Section 26 of the Constitution of India makes it obligatory on all state governments to take special care of the welfare of scheduled castes (SCs), especially their economically and socially interests, even as safeguarding them from all types of exploitation. Despite this, the Gujarat government has so far failed to satisfy the needs of the SCs by making necessary allocations in the recent modified budget for the financial year 2014-15, presented recently in the Gujarat state assembly. The Dalit Arthikar Adhikar Andolan, Gujarat, has been analyzing the state’s budgetary allocations to SCs for several years now, and it has come to a few important conclusions in this regard.
According to the Census of India, Gujarat’s total population is 6.04 crore, out of which there are 40,74,447 SCs, which make up 6.74 per cent of state’s population. Of these, 22,81,573 live in villages and 17,92,874 in cities. Gujarat is a state where problems of untouchability and SC employment have attracted particular attention, especially in cities.
It was in 1979-80 that the Government of India for the first time made special provisions under the five year plan to make efforts for furthering the progress of SCs, who lived a in a state of neglect. The sixth five-year plan (1980-85) for the first time came up with the concept of special component plan (now SC sub-plan) to ensure that all-embracing justice is meted out to SCs. This became essential after the Government of India realized that the fruits of development were failing to reach the SCs during the five-year plans between 1951 and 1980, as also three annual plans.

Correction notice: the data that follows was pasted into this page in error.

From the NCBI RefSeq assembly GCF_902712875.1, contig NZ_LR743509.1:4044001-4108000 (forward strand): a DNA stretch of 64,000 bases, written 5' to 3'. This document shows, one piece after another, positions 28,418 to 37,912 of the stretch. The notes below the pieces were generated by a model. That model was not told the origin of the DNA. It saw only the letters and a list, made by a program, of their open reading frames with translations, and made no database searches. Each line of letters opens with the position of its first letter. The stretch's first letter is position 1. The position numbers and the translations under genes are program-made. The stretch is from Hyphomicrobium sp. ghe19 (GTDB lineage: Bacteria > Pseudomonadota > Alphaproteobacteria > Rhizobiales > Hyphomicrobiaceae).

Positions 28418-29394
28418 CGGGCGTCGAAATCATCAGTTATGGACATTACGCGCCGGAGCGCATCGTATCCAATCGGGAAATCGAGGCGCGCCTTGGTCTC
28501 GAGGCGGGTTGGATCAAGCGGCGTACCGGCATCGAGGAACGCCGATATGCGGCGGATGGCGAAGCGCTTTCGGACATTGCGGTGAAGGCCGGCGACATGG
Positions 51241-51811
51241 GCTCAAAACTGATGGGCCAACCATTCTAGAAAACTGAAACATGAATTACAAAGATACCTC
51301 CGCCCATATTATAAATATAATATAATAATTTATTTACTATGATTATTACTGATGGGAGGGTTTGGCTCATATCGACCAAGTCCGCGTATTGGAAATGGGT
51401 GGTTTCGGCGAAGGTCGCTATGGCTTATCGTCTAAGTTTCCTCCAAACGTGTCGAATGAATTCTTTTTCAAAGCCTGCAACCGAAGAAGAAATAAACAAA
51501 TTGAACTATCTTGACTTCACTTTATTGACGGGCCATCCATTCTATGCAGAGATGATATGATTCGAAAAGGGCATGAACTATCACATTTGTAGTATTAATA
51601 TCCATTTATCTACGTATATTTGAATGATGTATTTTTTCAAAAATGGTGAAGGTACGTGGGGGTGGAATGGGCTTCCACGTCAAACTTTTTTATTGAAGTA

There is a clear provision that the budgetary allocation under the SC sub-plan should be in proportion to the SC population of a state. The Planning Commission has stressed several times over that the historical injustice meted out SCs should be corrected by providing budgetary allocation in proportion to SC population. For instance, if according to the 2011 Census Gujarat’s SC population is 6.74 per cent, the budgetary allocation in the SC sub-plan should be at least 6.74 per cent. The Planning Commission has stressed that funds meant for SCs should not be diverted and used for general purpose development. This is necessary to guarantee equitable socio-economic and educational development of SCs. However, it has been found that, despite clearcut Planning Commission guidelines, this has not been the case. Facts speak for themselves.
Gujarat’s modified budget for the year 2014-15 provides for an allocation of Rs 71,330.44 crore under the annual plan, out of which a provision of Rs 3,554.52 crore has been made under the SC sub-plan, which is 4.98 per cent of the total. This is Rs 1,253.15 crore short of the amount needed in order to comply by Planning Commission guidelines.